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Four red flags that you are living beyond your means – and how to get your budget back on track

Four red flags that you are living beyond your means – and how to get your budget back on track

Living beyond your means is a classic money mistake that is easy to make. Whether you’re spending more than your budget allows or not setting aside enough to cover your bills, when you finally notice, it can be tough to pinpoint where the problem began – and tough to figure out how to get your money on track again.

Among the biggest trends currently are YOLO (You Only Live Once) and FOMO (Fear Of Missing Out), largely in response to relief after almost three years under global lockdown conditions. 

Standard Bank’s Thopi Mhloli, Product Owner: Savings & Investments, says there has definitely been a mind shift towards travel and experiences that people promised themselves when they were in lockdown. 

“It makes perfect sense that people want to live their best lives now, but with those decisions, you also need to take some responsibility towards your future self,” she cautions.

Red flag 1 – unable to account for how you spent your funds

Mhloli says one of the clearest signs of overspending is getting to the bottom of your bank balance and finding you are not able to account for how you spent your funds. 

“One way to address this is by using a budgeting app, like Standard Bank’s Budget Manager, which can help you keep track of your spending and offers helpful tips for cutting expenses so you can save more,” she says.

That brings in the importance of budgeting. They say a budget means telling your money where to go rather than wondering where it went. 

“It sounds so clichéd, but I’ve used the 50/30/20 budget rule my whole life and I tell everyone around me to do the same. Basically, you spend 50% of your salary on your needs, including your rent, your car repayment, fuel, school fees and electricity; 30% goes towards your savings and debt; and 20% goes towards wants or extras such as your streaming services or entertainment,” she says.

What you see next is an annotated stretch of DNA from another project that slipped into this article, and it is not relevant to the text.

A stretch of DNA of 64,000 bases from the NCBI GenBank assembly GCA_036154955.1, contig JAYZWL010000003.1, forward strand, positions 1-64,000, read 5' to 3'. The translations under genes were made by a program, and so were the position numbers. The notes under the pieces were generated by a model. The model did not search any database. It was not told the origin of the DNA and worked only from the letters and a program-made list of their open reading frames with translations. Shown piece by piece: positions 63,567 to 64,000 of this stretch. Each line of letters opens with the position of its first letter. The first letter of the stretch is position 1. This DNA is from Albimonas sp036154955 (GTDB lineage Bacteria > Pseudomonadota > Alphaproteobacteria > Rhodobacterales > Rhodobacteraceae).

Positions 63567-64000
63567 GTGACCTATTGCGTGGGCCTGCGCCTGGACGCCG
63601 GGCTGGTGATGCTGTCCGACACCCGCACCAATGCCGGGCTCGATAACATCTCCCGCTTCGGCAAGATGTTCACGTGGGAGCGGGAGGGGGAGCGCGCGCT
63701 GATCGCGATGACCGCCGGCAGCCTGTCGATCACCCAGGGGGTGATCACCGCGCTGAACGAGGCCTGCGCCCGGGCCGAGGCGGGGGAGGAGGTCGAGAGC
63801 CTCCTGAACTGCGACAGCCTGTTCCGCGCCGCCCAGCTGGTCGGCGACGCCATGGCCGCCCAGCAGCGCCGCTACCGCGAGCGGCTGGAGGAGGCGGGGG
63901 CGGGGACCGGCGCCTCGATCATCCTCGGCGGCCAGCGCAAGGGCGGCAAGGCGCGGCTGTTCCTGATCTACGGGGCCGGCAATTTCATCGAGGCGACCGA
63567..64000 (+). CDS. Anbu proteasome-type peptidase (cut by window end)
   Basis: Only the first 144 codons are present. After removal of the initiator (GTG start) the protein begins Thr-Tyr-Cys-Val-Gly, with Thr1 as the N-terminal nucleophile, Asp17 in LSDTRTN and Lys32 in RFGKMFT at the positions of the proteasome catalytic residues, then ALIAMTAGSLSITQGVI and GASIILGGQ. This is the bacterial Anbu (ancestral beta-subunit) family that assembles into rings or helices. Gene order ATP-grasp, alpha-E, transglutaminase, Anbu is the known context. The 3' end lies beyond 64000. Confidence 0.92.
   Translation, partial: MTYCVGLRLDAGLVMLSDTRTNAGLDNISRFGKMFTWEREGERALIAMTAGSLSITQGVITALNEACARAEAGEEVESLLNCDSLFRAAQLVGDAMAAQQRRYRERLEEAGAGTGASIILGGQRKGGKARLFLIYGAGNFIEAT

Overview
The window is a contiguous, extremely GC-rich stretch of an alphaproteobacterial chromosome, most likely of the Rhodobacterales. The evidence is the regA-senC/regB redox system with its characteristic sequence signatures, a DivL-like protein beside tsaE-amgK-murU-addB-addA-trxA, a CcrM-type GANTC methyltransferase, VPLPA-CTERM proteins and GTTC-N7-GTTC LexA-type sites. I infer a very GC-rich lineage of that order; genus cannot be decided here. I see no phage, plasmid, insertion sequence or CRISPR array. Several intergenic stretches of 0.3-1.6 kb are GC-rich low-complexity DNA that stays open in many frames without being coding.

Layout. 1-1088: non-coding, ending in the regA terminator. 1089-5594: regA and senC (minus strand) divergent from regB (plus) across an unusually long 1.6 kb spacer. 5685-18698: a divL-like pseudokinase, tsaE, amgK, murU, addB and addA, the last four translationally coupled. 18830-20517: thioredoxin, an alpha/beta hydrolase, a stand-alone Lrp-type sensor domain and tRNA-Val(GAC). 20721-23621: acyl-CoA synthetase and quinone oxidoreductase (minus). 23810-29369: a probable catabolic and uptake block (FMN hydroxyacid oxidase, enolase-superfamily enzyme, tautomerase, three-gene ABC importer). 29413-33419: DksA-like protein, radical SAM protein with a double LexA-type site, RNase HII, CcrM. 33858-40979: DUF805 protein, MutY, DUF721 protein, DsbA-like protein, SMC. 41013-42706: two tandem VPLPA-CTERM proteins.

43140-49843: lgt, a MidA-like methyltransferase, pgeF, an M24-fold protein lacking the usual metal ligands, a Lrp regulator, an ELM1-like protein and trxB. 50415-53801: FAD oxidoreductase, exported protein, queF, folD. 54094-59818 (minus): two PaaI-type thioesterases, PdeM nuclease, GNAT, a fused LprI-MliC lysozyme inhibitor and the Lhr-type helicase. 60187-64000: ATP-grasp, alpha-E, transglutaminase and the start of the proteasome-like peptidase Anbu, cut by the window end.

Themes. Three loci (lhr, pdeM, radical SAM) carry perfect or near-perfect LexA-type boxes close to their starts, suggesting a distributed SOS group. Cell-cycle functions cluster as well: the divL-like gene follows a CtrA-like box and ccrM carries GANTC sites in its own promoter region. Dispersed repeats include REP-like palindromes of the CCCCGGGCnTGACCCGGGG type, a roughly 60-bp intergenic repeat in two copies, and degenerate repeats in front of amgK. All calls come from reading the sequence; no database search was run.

Rita Cool, head of individual consulting strategy at Alexforbes, advises that you plan your annual budget in December each year. 

“Review your budget and cash flow, considering occasional expenses such as car registration fees, haircuts and birthday presents. Anticipate more expensive months and include holiday expenses in your budget. Proper planning and budgeting will help you stay on track in the year ahead and avoid financial pitfalls,” she says.

Red flag 2 – lack of an emergency fund

An emergency fund serves as a financial safety net for unplanned costs. Prioritising an emergency fund can help you better prepare for financial surprises and avoid slipping further into debt. 

The recently released Old Mutual Savings & Investment Monitor found that 53% of South Africans did not have enough money for unplanned expenses, while 62% had little to no savings buffer if they had to suddenly lose their income.  

Remember that your emergency savings should be accessible as you will most likely need these funds in a hurry, and you don’t want to pay unnecessary penalties. The best savings vehicles would be bank deposit accounts or money market funds. 

Red flag 3 – a stagnant savings account

Mhloli suggests that you redirect some of your non-essential spending towards your savings to keep the ball (and compound interest) rolling. 

Find out if your bank offers a “bank your change” option if you don’t know where to start. Or start with a savings challenge, such as R10 a week. You will be surprised at how those rands and cents start adding up. 

Red flag 4 – insurance relegated to the grudge purchase category

Finally, it is all too easy to relegate insurance to the grudge purchase category, but it offers vital protection against unexpected costs and shields your assets. Santam’s head of market development, Neptal Khoza, points out that almost 80% of South Africans are underinsured by more than 50% when it comes to the true value of their possessions.

To put this into perspective, Khoza explains that if you insure your home for R800,000 but the actual value is R1.6-million, you are underinsured by 50%. 

“While you save on premiums, the reality is that if you had to suffer property damage of R500,000, you would only be paid out for 50%, or R250,000, because you are underinsured by 50%. This means you would need to find the other R250,000 from somewhere – which not many of us have lying around,” he says. DM

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